On May 22, 71-year-old Björn Suneson, a retired journalist from Stockholm, recently completed his seventh unsupported run across the US. Suneson ran from Los Angeles to New York City, a distance of 5,250K, in 97 days, pushing his gear in a Baby Jogger.

Björn Suneson arriving on the Jersey Shore in May 2019. Photo: Facebook

“My seventh run across the USA was, to my surprise, one of the easiest, Suneson wrote on his blog. He averaged about 54K per day, which he says is about the same as on previous trips.

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Suneson did his first cross-Amerca run 12 years ago at the age of 59. And he said this one was the best yet, with the running itself being secondary to the people he met and his observations of his surroundings.

“I have never had any doubts that I would not make it,” he blogs. “And never have I woken up in the morning thinking that I don’t want to run. A bit naively, I have been completely convinced that I will get to the goal of every daily stage no matter how difficult the conditions have been. My routine has helped me a lot, sometimes it has felt as if I was a machine. If you’re not injured or in pain, well then it’s lovely most of the time.

“This run has been different from earlier ones. Now I have been more interested in the surroundings, talked to lots of people. The running itself has almost been a secondary thing, I know that I will make my miles easily.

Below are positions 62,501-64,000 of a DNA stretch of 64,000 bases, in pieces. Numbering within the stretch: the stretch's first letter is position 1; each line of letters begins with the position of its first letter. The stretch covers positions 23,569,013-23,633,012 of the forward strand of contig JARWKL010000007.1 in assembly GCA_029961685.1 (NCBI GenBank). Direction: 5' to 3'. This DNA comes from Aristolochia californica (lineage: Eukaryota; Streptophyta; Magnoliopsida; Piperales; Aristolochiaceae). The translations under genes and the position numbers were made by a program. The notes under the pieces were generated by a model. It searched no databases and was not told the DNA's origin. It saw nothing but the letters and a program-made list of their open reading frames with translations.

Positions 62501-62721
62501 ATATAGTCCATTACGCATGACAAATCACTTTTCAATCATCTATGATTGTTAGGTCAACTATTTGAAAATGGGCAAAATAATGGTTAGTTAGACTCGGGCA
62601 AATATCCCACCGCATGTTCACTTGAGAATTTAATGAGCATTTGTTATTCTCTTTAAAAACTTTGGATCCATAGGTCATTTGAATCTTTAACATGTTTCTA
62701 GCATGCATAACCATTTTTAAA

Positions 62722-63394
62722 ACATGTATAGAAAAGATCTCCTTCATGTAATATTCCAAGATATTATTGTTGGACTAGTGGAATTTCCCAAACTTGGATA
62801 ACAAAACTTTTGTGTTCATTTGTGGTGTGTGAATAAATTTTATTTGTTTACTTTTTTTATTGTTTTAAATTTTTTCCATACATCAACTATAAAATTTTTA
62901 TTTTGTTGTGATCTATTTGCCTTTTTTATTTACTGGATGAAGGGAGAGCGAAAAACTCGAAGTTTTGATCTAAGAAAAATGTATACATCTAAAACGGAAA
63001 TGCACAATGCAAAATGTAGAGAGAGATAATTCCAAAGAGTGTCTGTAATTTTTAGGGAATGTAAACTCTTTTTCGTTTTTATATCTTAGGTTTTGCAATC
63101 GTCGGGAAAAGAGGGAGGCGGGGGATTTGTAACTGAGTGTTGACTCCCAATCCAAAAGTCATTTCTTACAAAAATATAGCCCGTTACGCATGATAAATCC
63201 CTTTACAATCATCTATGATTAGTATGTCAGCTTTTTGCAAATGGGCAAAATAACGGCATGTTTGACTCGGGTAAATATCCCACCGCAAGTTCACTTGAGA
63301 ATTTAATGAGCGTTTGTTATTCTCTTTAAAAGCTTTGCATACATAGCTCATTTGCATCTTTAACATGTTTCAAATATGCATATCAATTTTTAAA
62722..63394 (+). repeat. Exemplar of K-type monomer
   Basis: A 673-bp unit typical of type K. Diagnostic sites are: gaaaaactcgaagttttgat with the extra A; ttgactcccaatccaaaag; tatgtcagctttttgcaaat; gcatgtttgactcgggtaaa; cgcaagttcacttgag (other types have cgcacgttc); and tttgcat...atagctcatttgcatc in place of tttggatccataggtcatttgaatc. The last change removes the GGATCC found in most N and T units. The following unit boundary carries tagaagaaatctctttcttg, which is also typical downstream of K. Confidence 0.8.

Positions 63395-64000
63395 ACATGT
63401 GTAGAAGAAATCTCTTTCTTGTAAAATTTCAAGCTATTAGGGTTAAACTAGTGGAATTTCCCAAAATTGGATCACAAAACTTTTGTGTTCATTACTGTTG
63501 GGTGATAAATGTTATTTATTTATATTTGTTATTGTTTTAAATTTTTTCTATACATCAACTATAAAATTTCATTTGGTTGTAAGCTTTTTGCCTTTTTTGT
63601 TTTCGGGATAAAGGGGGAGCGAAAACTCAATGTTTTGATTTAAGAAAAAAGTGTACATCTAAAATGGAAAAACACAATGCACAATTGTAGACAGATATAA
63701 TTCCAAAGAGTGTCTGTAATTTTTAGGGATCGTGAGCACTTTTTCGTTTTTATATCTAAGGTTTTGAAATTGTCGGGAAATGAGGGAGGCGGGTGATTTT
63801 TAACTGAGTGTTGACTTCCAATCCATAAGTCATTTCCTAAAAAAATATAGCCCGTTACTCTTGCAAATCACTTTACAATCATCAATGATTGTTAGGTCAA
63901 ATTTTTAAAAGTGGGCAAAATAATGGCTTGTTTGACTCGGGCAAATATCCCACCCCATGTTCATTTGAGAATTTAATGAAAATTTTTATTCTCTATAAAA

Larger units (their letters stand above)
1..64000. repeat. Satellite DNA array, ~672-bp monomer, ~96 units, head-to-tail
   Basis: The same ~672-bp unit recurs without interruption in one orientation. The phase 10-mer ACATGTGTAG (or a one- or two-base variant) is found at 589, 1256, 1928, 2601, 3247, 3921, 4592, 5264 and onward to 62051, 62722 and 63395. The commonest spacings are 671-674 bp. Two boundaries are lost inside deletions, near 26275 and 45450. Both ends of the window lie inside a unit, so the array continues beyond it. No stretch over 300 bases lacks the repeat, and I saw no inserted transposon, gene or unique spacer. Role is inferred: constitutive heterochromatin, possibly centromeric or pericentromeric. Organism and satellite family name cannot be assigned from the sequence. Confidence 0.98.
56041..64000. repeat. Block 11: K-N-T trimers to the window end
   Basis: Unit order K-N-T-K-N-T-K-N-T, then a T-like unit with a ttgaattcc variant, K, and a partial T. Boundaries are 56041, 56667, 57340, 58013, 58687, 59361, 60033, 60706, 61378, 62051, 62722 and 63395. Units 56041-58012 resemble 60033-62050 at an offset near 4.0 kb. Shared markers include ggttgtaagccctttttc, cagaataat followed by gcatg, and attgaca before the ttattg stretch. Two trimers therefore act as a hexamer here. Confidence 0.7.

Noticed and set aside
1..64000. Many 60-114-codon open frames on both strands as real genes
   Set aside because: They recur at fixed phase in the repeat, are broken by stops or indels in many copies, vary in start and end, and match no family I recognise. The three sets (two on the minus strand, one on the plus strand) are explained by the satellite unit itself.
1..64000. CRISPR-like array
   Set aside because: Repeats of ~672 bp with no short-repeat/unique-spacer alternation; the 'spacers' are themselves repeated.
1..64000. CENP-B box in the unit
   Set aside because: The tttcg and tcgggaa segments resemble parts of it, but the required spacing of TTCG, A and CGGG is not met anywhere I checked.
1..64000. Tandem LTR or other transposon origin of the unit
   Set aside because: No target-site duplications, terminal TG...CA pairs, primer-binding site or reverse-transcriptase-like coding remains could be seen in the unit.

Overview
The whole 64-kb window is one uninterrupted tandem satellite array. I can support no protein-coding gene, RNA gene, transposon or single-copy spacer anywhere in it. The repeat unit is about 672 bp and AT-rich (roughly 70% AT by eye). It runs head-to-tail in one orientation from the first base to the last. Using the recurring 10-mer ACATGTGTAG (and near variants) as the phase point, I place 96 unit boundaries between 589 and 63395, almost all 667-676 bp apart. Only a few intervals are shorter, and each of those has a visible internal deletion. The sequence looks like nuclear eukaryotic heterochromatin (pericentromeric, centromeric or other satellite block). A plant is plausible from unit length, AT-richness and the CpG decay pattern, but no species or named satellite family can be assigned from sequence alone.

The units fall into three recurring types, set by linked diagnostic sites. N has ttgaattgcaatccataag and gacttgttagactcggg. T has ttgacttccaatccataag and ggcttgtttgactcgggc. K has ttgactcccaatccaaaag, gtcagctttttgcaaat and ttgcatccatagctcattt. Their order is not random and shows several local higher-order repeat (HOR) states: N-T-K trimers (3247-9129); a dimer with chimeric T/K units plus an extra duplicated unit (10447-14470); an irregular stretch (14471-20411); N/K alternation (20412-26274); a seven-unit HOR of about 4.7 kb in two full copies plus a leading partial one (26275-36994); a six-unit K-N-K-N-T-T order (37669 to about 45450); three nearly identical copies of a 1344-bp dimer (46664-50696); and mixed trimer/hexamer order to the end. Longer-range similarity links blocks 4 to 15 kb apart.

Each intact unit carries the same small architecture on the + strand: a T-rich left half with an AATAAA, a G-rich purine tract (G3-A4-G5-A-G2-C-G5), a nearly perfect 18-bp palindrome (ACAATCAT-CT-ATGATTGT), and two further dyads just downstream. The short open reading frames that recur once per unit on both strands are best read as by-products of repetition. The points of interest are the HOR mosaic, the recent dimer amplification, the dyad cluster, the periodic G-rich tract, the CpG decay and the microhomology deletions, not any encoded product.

Björn Suneson reaches Illinois on April 20, 2019. Photo: Facebook

“And how fun has it been? Well, you don’t laugh out loud all days, but I have never had real lows or felt homesick a lot. But now I really long for home.”

Suneson remarked, though, that the run felt very dangerous in parts.

“Will there be an eighth coast to coast? Even though I probably have the strength, I don’t want to expose myself to the risks in traffic. This run has been more dangerous than the earlier ones, especially in Pennsylvania with lots of traffic and bad roads and hardly any road shoulders. It’s a wonder that nothing serious has happened. And I wouldn’t advise anybody to make a coast to coast, [it’s] much too dangerous.”

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It was in Pennsylvania, however, that Suneson also connected with fellow septuagenarian ultrarunner Gene Dykes, whom he had first met at the Boston Marathon in 2018. (Dykes won the M70 age group that year with his 3:16 finish. Suneson was fourth, in 3:53:10.) And they reconnected at last year’s Scotiabank Toronto Waterfront Marathon, where Dykes was being touted to break Ed Whitlocks sub-3 M70 record (which he missed by 30 seconds), and where Suneson finished third in the age group, with a 3:43:45.

This time, the two men chatted for a couple of relaxing hours over coffee. Suneson asked Dykes if he’d ever consider an adventure like running across the country. Dykes’s response?

“Hmmm…”

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